I hope my husband and children know how touched I have been by their tireless cheerleading and their desire to help in whatever way I asked. Sharing this experience with you three has made it that much more meaningful. I love you with all my heart.

Contents
Chapter 1

“You’re looking a little pathetic there, Mom.”

As her daughter, Lizzie, entered the kitchen, the words startled Meg from her reverie. Leaning on both elbows at the kitchen’s butcher-block island, she’d been staring, unseeing, at the large tray of untouched cookies before her. She reached up to remove the tall witch’s hat she’d been wearing for the past two hours, and set it down beside the tray.

“They’re such cute cookies, aren’t they?” Meg asked her daughter in a wistful voice. “Not one trick-or-treater this year. I can’t believe it.”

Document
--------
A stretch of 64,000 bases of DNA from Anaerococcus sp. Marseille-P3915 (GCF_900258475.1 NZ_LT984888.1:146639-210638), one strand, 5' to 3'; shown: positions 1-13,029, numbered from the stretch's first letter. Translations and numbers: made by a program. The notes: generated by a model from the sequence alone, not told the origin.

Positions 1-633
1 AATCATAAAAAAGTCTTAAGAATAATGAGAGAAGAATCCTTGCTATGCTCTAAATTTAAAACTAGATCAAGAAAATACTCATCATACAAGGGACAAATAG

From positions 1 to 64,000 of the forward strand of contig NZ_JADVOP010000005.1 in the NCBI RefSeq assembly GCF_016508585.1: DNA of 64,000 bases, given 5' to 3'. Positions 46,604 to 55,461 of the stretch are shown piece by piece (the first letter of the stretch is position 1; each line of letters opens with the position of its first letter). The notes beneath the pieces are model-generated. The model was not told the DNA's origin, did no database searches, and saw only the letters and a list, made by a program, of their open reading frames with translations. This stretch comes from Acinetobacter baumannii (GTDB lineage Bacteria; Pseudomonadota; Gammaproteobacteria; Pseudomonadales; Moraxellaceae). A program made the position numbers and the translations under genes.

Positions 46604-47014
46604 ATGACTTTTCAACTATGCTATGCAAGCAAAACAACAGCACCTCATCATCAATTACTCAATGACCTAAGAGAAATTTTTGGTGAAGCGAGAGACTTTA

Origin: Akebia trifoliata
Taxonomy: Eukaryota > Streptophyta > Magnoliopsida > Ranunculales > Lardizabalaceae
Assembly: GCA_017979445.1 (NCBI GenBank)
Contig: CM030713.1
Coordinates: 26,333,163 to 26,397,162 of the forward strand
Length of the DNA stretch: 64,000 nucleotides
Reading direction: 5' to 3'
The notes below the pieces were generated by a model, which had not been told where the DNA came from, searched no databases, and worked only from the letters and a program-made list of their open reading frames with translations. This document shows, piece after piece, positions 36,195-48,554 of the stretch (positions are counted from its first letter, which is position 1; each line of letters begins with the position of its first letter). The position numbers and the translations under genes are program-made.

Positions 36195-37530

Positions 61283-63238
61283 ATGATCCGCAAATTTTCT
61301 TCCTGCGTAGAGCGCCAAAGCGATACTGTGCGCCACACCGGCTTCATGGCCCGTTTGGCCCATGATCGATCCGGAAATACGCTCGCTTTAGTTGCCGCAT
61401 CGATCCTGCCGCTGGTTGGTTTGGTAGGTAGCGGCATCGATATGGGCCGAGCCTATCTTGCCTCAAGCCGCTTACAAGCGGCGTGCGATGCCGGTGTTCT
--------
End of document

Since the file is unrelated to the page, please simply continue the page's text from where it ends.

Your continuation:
Lizzie, her laptop computer tucked under one arm, paused to stare at her mother’s handiwork. “
Dude
, how long did it take you to make all these? They’re insane.”

“Don’t call me ‘dude,’ ” Meg responded automatically. “I thought it would be fun to try something different. It wasn’t a big deal.”

She had no intention of confessing to her fifteen-year-old how long the process had taken. After finally locating the correct chocolate cookies—the ones with the hollow centers—she had used icing to “glue” chocolate Kisses, points up, into the middles, then she’d painstakingly drawn hatbands and bows with a tiny tube of red icing. The result was rows and rows of miniature witch hats. Adorable. They would end up being tossed into the bottomless pits that were the stomachs of her thirteen-year-old son, Will, and his friends.

“Honestly, why do you bother?” Lizzie’s muffled voice came from inside their walk-in pantry closet. Meg knew her daughter was grabbing her favorite evening snack, two Pop-Tarts that she would eat right out of the foil package. “No one cares. It’s stupid.”

Meg quietly sighed. Maybe it
was